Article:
Useful resource on uninsured numbers
July 10, 2012 Leave a comment
statehealthfacts.org is a useful resource for providing context to the Medicaid expansion decision facing states. statehealthfacts.org is a project of the Kaiser Family Foundation, which for my money is the best source of objective health care/reform data around. A few of the ‘stylized facts’ on the uninsured population under the poverty level that states could cover them via Medicaid that you can get from statehealthfactors.org.
- Health care coverage of nonelderly (0-64), shows that 34% of those living in households with income lower than 138% poverty are uninsured. This includes kids.
- Health care coverage of non elderly adults (19-64), shows that 44% of those living in households with income lower than 138% poverty are uninsured. This does not include kids.
These are national averages highlighted above, but the links show these rates of being uninsured by poverty status for each state (and many of cross tabs). The rate of uninsurance is lower for kids because of expanded coverage via Medicaid for children that states have already undertaken. The differences in the two rates of uninsurance show that many of those who would be covered by the ACA Medicaid expansions will be adults, and mostly childless adults.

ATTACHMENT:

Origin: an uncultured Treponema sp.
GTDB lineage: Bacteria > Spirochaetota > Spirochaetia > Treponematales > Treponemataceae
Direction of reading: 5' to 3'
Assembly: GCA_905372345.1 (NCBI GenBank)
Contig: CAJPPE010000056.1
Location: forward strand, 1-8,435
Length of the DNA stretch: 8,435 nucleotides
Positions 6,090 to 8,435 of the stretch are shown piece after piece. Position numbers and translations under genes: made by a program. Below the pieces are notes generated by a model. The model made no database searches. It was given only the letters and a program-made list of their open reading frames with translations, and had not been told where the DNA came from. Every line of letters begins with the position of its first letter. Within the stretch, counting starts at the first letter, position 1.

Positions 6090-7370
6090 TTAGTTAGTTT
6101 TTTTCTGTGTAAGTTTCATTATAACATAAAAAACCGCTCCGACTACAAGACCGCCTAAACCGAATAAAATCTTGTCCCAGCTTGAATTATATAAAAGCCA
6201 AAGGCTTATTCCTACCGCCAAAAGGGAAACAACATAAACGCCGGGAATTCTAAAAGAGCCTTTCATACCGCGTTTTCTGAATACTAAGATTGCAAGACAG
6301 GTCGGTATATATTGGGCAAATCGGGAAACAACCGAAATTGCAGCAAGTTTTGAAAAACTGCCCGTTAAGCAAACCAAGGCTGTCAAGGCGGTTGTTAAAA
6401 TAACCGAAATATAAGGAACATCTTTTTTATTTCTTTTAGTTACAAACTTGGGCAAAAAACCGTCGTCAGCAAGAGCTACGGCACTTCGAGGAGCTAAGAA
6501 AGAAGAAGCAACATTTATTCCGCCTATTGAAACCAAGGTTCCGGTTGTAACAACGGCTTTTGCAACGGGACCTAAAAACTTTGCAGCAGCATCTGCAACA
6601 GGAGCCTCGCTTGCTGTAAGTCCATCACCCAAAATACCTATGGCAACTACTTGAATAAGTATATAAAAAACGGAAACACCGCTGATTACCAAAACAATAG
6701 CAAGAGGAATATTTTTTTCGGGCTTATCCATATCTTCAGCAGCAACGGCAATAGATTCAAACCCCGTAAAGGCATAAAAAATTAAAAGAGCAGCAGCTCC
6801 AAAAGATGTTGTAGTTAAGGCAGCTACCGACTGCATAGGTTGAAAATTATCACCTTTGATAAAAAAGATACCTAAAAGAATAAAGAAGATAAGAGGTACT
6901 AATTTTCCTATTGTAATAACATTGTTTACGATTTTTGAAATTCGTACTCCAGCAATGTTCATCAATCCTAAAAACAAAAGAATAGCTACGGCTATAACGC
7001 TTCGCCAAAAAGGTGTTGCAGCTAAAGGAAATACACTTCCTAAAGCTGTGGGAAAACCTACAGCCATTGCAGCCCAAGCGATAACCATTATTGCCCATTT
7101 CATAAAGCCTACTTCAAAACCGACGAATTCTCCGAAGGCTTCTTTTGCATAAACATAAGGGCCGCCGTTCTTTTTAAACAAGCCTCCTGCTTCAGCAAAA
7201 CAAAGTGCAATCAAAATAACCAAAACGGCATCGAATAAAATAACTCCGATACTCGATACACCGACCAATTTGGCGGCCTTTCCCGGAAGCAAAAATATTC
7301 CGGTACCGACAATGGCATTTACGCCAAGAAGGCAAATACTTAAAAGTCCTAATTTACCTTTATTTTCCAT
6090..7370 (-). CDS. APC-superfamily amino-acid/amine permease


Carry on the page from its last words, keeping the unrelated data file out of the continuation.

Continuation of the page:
This September 2011 Kaiser Family Foundation document puts the number of elderly persons (age 65+) in the U.S. who are uninsured at around 792,000 in 2011 (~2% uninsured rate; 800k/~41M). Such persons would include those without sufficient standing in Social Security/Medicare (didn’t pay in enough quarters of the Medicare payroll tax), as well as people who immigrated to the U.S. at older ages following welfare reform, and a smaller number of persons who can be exempt from Medicare and Social Security (ministers/pastors/clergy).
Not to belabor the horribly obvious, but if you just provided insurance for folks you can just about do away with the uninsured problem (Medicare). If you expand Medicaid you can greatly reduce the problem, though there are still issues with people being eligible and not signing up. The ACA will provide subsidies to purchase private health insurance, with the uptake rate likely being related to how successful states are at marketing insurance exchanges and options to their population.